Huawei Closing the Gap Between Industry and EducationBy Andrea Villar | Fri, 11/27/2020 - 10:28
Huawei, through Tecnológico Nacional de México (TecNM), partnered with the Ministry of Public Education (SEP) to implement courses, workshops and a training and certification program. The Huawei ICT Academy seeks to train and certify 50,000 students as well as 1,000 teachers, researchers and administrative staff, who will be able to receive certifications related to information and communication technologies.
“Huawei states that intelligent data-driven education will be a key future trend for education and therefore online education must become smarter and more diversified. Traditional education must gradually evolve toward digitalization and a mixed structure,” said in a statement the Minister of Education, Esteban Moctezuma Barragán.
The agreement, added TecNM Director General Enrique Fernández Fassnacht, will boost the knowledge and skills of the academic institution's community. Meanwhile, Huawei's Corporate Vice President Mark Xue recalled that the Chinese company has been in Mexico for more than 20 years and endorsed its commitment to the country to offer value to society and the talent ecosystem. “We are more than ready, together with SEP universities, institutions and partners such as Educar Uno, to contribute to digital inclusion and equal access to technology," said Xue.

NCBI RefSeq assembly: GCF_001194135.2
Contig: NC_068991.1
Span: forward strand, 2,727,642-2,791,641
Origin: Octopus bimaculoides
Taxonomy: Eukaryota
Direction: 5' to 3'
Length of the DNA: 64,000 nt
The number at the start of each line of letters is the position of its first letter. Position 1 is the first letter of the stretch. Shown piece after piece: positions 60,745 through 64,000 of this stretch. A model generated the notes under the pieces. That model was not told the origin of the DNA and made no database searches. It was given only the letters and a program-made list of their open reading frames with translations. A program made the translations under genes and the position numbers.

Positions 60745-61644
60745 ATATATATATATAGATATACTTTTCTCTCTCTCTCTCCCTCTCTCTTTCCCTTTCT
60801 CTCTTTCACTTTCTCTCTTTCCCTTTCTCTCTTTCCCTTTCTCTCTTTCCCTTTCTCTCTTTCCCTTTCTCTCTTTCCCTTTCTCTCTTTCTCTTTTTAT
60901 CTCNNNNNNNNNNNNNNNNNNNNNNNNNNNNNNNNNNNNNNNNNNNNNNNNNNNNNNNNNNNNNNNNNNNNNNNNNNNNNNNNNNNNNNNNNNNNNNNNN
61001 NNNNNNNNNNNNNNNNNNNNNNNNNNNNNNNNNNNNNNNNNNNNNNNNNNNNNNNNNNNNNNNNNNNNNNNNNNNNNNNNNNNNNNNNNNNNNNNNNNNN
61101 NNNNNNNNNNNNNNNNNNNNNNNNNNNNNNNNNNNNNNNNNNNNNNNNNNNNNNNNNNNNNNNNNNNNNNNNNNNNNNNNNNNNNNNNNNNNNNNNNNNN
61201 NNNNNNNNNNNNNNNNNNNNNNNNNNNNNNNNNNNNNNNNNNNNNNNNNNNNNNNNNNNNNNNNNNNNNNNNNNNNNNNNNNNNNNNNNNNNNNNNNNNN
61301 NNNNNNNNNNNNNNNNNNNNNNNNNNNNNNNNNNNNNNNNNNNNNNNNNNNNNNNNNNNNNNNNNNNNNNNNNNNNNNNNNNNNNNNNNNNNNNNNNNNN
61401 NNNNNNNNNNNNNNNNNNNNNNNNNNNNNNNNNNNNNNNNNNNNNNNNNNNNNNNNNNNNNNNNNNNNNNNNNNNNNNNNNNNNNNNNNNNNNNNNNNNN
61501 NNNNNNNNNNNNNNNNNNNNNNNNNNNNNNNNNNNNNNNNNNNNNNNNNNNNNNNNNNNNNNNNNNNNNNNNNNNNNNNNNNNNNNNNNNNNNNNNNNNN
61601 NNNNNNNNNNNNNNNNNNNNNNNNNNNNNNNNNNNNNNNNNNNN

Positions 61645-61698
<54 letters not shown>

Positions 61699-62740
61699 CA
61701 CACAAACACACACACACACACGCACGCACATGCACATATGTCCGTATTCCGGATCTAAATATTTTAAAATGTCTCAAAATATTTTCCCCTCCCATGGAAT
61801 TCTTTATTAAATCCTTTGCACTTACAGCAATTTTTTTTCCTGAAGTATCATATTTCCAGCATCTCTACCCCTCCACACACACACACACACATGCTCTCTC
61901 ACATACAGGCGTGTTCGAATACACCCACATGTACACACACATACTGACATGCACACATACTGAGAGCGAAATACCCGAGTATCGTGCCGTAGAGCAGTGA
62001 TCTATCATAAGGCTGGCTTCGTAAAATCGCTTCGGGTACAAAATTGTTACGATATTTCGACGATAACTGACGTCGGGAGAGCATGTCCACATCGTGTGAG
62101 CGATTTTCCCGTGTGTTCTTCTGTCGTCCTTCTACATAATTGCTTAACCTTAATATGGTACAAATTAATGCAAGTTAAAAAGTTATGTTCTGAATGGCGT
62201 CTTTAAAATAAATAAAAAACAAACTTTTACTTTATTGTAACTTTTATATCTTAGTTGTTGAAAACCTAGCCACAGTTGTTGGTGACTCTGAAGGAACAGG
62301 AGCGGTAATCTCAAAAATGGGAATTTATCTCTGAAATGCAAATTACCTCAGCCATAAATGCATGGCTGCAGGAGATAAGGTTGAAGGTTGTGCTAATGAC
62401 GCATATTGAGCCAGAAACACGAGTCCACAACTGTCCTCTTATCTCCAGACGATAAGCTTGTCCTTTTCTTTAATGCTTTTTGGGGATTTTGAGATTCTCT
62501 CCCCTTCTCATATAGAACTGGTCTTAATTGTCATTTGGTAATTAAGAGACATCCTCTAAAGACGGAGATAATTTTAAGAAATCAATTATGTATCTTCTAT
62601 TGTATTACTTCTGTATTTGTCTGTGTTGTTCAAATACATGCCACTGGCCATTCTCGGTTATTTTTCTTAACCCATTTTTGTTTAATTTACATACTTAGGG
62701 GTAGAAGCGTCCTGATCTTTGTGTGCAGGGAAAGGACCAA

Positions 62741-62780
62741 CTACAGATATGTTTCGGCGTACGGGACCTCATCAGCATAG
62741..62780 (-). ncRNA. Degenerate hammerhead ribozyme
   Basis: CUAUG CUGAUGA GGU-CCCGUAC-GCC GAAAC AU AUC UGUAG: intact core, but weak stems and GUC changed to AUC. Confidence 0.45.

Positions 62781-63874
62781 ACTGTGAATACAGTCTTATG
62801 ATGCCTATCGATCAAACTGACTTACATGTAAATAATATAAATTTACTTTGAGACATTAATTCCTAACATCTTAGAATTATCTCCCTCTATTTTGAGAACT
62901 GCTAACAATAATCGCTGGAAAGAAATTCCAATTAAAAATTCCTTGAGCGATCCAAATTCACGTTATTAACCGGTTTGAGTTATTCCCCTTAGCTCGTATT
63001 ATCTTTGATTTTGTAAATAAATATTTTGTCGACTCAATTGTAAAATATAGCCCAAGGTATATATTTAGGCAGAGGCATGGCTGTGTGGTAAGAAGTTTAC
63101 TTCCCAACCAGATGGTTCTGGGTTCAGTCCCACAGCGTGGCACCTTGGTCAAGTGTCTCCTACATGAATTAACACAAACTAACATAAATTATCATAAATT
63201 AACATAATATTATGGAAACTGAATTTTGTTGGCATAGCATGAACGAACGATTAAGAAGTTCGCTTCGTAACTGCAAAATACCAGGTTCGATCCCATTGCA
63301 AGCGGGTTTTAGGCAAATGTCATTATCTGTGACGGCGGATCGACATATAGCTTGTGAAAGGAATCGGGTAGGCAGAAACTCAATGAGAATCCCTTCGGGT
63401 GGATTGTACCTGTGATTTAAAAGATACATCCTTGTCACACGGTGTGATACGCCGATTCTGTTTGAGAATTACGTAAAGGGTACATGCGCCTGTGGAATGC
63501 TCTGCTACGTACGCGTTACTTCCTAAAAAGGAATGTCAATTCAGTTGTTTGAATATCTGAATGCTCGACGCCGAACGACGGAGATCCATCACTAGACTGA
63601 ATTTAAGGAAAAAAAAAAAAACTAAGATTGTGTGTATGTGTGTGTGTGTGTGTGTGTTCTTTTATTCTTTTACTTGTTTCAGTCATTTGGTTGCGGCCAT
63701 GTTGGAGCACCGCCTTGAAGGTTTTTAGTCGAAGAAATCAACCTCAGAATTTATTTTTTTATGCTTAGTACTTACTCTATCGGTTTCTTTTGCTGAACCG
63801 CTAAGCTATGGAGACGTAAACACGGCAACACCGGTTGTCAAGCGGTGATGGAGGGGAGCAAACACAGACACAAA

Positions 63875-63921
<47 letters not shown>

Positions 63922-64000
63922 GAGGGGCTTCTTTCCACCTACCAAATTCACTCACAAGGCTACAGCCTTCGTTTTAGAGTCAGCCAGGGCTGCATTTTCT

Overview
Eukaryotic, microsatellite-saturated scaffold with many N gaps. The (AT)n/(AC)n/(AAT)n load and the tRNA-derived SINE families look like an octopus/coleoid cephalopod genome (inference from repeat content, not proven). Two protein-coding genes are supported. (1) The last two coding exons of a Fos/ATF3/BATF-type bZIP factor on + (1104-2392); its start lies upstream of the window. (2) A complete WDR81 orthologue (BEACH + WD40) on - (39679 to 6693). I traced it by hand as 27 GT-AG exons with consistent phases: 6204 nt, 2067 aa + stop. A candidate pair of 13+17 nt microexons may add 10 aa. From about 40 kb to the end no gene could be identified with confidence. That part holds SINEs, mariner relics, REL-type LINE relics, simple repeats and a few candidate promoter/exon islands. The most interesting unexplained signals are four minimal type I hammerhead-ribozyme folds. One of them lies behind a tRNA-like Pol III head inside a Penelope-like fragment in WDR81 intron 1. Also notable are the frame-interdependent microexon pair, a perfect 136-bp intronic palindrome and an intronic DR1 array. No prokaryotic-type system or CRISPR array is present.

Closing the Gap Between Industry and Education
The Huawei ICT Academy, launched in 2013, points out the lack of motivation of teachers to participate in industry-education cooperation projects. By the end of 2019, Huawei ICT Academy had been deployed in 72 countries. Cooperation between universities and companies, says the company on its official website, can be key to promoting a solution to the talent gap. "In practice, however, cooperation between universities and enterprises can be difficult to implement. Integration between industry and education has encountered a bottleneck.”
Among the main reasons why this bottleneck is generated, according to the Chinese company, is because the talent cultivation model is not fully developed. "Collaboration between universities and enterprises is spontaneous and shallow.” Also, some companies do not actively participate in the training process and are not aligned with the same objectives of universities. “The content of the courses does not match the professional standards and the teaching process is not aligned with the industry’s production processes,” notes the company.